4. 4. Improper control of variables of homes with smokers and non-smokers. The researchers state:". . . major mold/water damage was observed through home inspection and survey in only 5% ofthe homes, yet 19.6% of the infants developed wheezing and 49% developed rhinitis at age one.Therefore, most cases of illness were not predictable on the basis of a home inspection. Thesepredictions could have been complicated by other exposures, such as smokers living in thehome."Indeed, it has long been recognized that children are affected by cigarette smoke. This variableshould have been taken into account by selecting only homes with non-smokers.The researchers added:" . . . an immediate and obvious improvement to predicting risk of respiratory illness would be toinclude additional information to the RMI in the predictive model like smoking in the home, pets,dust mites, or other indicators that could be taken from the home survey. Adding these factors tothe logistic model might improve the prediction of illness even more."Why didnt they think of that prior to conducting this $5 million study?FLAW NUMBER 5The study was biased - The introduction of the research paper indicates that a parallel study of airtests was conducted but the body of the paper hardly mentioned the comparative results. Itstates:"A parallel study did not find any associations between the total mold spores count and rhinitis orallergen sensitization. However several associations emerged when mold species were identified.""However, the methods used in that study are very time consuming and not highly standardized."We certainly agree that individual species (or genus) (not the total spore count) should be takeninto account as well as their individual amounts of spores and their ratios to be compared to levelsfound in an outside sample. In addition, the research paper fails to say that air tests are bothqualifying (identification of genera) and quantifying (amount of spores).Researchers made a biased judgment by saying that collecting air tests are "very time consumingand not highly standardized". We disagree - air test results can be obtained immediately in a lab ifyou live near a laboratory or as little as one day if the samples are sent overnight to a laboratory.It takes a minimum of five to ten days to get the result from an ERMI© test dust sample. Itcertainly would have been nice if researchers could have also included the results of air samplesas comparison. And, what do the researchers mean by highly standardized?" They talk aboutstandardization when their research is flawed!FLAW NUMBER 6Questionable molds found in both moldy and non-moldy homesTable 1 found in "Relative Moldiness Index as Predictor of Childhood Respiratory Illness" showsStachybotrys and Chaetomium mold to be present in both "Moldy homes" and "Non-moldy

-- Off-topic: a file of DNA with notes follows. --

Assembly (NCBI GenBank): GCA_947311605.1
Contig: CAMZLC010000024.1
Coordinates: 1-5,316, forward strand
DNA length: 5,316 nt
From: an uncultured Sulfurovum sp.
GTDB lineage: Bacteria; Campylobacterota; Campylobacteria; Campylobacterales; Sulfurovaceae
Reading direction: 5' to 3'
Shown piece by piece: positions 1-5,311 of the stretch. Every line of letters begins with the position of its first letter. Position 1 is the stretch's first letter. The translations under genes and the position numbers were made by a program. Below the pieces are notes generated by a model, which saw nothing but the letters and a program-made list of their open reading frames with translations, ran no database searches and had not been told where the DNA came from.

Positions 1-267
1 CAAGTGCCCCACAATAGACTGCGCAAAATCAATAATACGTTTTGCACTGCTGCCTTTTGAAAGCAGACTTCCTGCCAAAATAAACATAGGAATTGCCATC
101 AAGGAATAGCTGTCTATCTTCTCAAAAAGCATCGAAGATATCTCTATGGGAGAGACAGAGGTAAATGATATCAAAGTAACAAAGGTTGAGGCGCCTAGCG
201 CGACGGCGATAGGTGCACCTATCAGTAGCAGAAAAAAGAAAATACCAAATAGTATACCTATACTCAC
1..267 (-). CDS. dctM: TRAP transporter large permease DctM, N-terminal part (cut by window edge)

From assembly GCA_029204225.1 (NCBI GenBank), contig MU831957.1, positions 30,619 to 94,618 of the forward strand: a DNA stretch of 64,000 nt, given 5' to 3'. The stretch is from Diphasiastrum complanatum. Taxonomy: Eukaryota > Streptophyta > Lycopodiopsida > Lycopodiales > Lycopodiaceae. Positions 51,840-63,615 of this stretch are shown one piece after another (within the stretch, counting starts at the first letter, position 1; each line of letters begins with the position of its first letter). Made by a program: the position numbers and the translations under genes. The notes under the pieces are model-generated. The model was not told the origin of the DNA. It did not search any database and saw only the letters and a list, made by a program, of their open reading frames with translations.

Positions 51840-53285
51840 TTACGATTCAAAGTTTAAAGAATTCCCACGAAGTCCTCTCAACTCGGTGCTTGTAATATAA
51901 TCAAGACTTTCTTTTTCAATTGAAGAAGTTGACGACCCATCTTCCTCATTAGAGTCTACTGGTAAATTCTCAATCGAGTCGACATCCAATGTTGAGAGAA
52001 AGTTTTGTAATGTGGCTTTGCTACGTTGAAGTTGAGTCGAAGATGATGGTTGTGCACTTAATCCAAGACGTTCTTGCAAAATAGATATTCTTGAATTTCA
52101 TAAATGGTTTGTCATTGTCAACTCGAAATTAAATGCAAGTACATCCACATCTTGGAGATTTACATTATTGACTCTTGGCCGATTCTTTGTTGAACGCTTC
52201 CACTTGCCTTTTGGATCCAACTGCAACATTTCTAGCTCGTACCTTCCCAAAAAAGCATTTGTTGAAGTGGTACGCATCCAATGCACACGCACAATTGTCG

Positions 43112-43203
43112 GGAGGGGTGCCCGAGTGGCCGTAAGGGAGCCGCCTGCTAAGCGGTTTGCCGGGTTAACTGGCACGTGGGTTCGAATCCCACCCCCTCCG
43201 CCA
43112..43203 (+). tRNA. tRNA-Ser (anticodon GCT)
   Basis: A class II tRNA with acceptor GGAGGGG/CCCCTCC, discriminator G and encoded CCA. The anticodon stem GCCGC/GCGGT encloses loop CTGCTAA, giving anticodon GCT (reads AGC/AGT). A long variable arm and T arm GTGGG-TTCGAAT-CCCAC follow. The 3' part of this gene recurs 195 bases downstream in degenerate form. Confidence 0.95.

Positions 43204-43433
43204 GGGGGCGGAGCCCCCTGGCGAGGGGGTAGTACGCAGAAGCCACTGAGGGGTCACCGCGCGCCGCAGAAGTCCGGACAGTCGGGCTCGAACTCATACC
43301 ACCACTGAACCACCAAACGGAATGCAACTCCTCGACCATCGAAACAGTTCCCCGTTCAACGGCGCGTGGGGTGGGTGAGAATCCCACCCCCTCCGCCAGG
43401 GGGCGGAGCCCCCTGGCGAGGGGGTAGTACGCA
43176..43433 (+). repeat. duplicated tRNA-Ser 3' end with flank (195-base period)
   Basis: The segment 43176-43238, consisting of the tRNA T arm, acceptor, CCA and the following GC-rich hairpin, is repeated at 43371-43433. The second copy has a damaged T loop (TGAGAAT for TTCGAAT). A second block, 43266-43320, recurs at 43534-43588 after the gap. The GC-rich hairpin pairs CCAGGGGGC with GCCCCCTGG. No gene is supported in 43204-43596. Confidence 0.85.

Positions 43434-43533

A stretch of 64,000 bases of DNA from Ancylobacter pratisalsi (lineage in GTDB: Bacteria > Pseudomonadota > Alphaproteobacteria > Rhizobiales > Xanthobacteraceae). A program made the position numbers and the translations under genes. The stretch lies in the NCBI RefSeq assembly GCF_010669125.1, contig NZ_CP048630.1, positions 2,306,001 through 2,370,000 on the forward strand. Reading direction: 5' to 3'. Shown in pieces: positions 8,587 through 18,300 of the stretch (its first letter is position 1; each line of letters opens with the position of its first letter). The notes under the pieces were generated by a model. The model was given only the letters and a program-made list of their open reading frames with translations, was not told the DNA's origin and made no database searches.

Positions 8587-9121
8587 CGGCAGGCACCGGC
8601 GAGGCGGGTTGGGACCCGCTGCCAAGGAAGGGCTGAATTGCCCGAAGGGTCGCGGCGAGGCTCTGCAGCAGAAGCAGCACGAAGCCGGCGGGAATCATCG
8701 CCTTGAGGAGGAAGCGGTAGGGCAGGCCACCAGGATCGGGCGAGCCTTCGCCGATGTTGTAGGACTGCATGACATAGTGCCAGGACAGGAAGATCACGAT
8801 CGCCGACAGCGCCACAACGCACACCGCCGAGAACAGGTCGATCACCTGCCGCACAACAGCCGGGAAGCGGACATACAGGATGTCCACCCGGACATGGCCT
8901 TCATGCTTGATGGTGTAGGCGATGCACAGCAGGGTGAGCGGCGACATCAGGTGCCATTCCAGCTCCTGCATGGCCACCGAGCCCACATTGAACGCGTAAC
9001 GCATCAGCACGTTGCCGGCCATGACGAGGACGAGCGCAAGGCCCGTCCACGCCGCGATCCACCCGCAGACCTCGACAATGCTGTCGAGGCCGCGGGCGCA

5. 5. homes".We have recapped the information to show the average of mold concentrations for Stachybotrysand Chaetomium as follow:Stachybotrys: Moldy homes: 3.3; Non-moldy homes 2.3Chaetomium: Moldy homes: 2.9; Non-moldy homes 2.0It is known that Stachybotrys mold grows in a wet environment and Chaetomium mold is grows on,among other things, drywall that is wet or has been wet! Both types of mold are often foundtogether in a home with mold problem. How can the researchers explain this?If we poked around further into the study we would, no doubt, find other flaws. The study doeslook impressive with all kinds of statistical analyses, but if you read it carefully there are manyholes. With statistics all kinds of things can be derived, but massaging the data is not proper. Byremoving the group of "Non-moldy homes" (NMHs) and then using two groups "More moldyhomes" (MMHs) and "Less moldy homes" (LMHs), researchers found something to report. At ascore of -4.29 they found a correlation between the incidence of illness in a home with (enough)mold between the "less moldy" and the "more moldy homes." Give us a break!!! There is nodoubt that this study will impress many people because it is based on DNA analysis and manypeople will accept it at face value and not read it carefully. With all its bells and whistles, we saythat ERMI© dust sample testing is flawed.Until a better tool comes along we will continue to use the traditional method of collecting airsamples in different parts of the home with an outside control, and collecting surface samples ifmold-like substance is visible. Air samples are not perfect, and things can always be improvedbut, in our opinion, they give us a better picture than one or two dust samples that are supposed tobe representative of the entire home. ERMI© testing does not tell us precisely if and where amold problem exists. Air tests can. If you had a score of 5 or 10 that would tell you that there is aserious mold problem somewhere (pardon me "high mold burden"). But, we would have to goback to the house and guess what . . . we would have to collect air samples to find the location ofthe problem. So, why not collect air samples in the first place? Besides, spore trap analysis isvery fast, and you could get same day results if you wanted to, while dust sample analysis takesfive to 10 days. Clients do not have money to waste on some fancy DNA testing that does not tellthem whether a mold problem exists in their house and if so, the location of mold contamination.Researchers are in their ivory tower and do not have a clue of real situations or budgetaryconcerns of the average homeowner. Clients want to know three things from a mold inspector:Do I have a mold problem?If so where is it?How do I get rid of it??This ERMI© scale was designed for a specific study. In our opinion the application of theERMI© test should not be extrapolated and touted as the "latest technology" to evaluate ahome or building for mold, especially because the study was questionable in the first place.Several U.S. laboratories now perform this analysis, and novice and unaware mold inspectorsstarted performing the test for clients. ERMI© testing appears "scientific" because it involves